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|Abstract:||Marine biological export productivity declined in high‐latitude regions in the North Pacific and Southern Ocean 2.7 million years ago, in parallel with the intensification of Northern Hemisphere glaciation. Here we present data from the North Atlantic, which show a similar but time‐transgressive pattern of high‐latitude productivity decline from 3.3 to 2.5 Ma, with productivity decreasing first at 69°N, hundreds of thousands of years before it declined at 58°N. We propose that the cumulative data are best explained by an equatorward migration of the westerly winds, which caused a southward shift in the zone of Ekman divergence and upwelling‐associated major nutrient supply over this time interval. We suggest that a similar equatorward migration of the westerly winds may also help explain the productivity changes observed in other high‐latitude regions, particularly the Southern Ocean. At 2.7 Ma, equatorial and temperate Atlantic sites began to show orbitally paced productivity pulses, consistent with a shoaling and meridional contraction of the nutrient‐poor “warm sphere” that characterizes the low latitude upper ocean. This timing coincides with observed productivity changes in Southern Ocean, consistent with previous findings that the Southern Ocean exerts a strong influence on the fertility of the low‐latitude Atlantic. Finally, we propose that the unique basin geometry of the North Atlantic caused deep water formation in this region to remain relatively stable despite equatorward migration of winds and ocean fronts.|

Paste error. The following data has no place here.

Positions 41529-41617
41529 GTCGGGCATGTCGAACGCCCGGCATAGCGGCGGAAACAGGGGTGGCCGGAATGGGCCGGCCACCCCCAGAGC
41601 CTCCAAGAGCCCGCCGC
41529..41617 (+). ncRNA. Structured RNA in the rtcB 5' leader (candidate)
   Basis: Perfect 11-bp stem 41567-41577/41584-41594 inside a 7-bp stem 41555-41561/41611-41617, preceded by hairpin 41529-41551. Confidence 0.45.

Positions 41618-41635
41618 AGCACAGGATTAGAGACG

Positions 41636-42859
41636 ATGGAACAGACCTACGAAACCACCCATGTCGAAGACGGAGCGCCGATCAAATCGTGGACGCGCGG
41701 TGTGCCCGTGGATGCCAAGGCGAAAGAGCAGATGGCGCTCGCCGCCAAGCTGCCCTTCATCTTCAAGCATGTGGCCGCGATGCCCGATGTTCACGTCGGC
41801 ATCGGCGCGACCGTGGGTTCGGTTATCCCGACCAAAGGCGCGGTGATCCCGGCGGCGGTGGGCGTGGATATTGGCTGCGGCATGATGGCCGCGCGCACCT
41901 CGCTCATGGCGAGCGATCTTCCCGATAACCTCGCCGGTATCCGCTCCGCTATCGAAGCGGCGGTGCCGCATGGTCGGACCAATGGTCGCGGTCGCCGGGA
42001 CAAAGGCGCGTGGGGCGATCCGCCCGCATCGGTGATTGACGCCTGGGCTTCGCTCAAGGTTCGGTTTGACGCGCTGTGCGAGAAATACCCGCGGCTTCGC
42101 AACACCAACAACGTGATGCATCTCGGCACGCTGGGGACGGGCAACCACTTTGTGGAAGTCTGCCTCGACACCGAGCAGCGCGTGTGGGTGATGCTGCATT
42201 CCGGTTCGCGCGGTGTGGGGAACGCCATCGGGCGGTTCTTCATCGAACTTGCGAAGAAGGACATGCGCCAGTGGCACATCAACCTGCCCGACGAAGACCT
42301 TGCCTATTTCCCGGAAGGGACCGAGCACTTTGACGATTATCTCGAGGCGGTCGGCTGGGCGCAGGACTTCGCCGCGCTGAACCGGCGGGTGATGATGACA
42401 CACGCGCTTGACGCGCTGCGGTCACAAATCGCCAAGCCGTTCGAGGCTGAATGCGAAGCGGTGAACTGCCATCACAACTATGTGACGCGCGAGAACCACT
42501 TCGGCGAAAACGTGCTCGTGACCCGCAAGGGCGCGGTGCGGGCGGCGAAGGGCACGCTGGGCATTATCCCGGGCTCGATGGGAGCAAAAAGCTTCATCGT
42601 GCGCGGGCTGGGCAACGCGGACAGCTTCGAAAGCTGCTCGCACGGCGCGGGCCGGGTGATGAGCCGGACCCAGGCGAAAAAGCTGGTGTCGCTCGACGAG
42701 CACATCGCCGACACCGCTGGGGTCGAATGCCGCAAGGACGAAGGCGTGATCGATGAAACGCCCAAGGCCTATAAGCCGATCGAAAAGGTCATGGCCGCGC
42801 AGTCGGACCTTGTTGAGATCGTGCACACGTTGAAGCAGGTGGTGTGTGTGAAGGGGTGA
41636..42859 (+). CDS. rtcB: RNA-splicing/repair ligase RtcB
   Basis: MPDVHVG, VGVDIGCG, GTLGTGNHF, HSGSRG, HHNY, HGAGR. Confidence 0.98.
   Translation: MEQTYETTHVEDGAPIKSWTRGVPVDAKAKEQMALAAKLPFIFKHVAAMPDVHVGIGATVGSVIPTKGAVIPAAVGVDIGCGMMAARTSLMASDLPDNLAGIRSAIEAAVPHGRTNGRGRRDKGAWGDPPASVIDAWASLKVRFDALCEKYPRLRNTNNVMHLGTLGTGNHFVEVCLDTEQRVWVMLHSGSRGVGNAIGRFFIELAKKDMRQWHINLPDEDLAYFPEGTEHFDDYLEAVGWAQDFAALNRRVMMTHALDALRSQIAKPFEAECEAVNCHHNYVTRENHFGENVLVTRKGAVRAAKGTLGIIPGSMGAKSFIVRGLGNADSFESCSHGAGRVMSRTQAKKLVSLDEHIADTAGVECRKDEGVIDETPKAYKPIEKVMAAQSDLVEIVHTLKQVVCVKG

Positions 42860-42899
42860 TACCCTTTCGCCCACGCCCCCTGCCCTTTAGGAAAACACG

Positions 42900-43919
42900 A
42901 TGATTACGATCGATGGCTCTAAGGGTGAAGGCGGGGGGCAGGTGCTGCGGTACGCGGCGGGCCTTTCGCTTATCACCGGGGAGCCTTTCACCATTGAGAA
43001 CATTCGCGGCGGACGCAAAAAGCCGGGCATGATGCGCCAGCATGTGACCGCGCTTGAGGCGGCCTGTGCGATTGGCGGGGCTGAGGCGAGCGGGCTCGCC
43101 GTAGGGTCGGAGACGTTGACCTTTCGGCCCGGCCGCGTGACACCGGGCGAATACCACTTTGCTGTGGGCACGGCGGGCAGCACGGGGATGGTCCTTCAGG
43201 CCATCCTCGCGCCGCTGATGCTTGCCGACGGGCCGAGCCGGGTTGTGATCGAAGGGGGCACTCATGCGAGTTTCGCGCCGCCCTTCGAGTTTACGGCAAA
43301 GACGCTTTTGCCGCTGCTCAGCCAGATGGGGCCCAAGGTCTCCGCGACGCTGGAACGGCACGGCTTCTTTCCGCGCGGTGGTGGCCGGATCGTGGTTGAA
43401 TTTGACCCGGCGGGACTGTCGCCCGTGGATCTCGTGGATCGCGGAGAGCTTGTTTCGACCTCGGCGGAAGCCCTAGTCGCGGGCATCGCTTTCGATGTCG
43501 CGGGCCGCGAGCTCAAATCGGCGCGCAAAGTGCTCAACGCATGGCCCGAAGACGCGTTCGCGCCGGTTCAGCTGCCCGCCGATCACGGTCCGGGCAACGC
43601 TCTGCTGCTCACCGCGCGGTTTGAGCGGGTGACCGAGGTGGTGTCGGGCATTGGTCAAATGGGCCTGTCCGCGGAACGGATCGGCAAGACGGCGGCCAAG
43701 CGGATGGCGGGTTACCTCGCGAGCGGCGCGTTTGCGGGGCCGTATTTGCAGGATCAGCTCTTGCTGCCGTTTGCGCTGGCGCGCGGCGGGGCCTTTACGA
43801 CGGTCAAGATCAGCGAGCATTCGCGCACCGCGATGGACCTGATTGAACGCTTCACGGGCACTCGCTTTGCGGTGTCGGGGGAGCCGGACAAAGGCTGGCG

|Citation:||Lawrence, Kira T., Daniel Mikhail Sigman, Timothy D. Herbert, Catherine A. Riihimaki, Clara T. Bolton, Alfredo Martinez‐Garcia, Antoni Rosell‐Mele, and Gerald H. Haug. "Time‐transgressive North Atlantic productivity changes upon Northern Hemisphere glaciation." Paleoceanography 28, no. 4 (2013): 740-751. doi:10.1002/2013PA002546.|
|Pages:||740 - 751|
|Type of Material:||Journal Article|
|Version:||Final published version. Article is made available in OAR by the publisher's permission or policy.|
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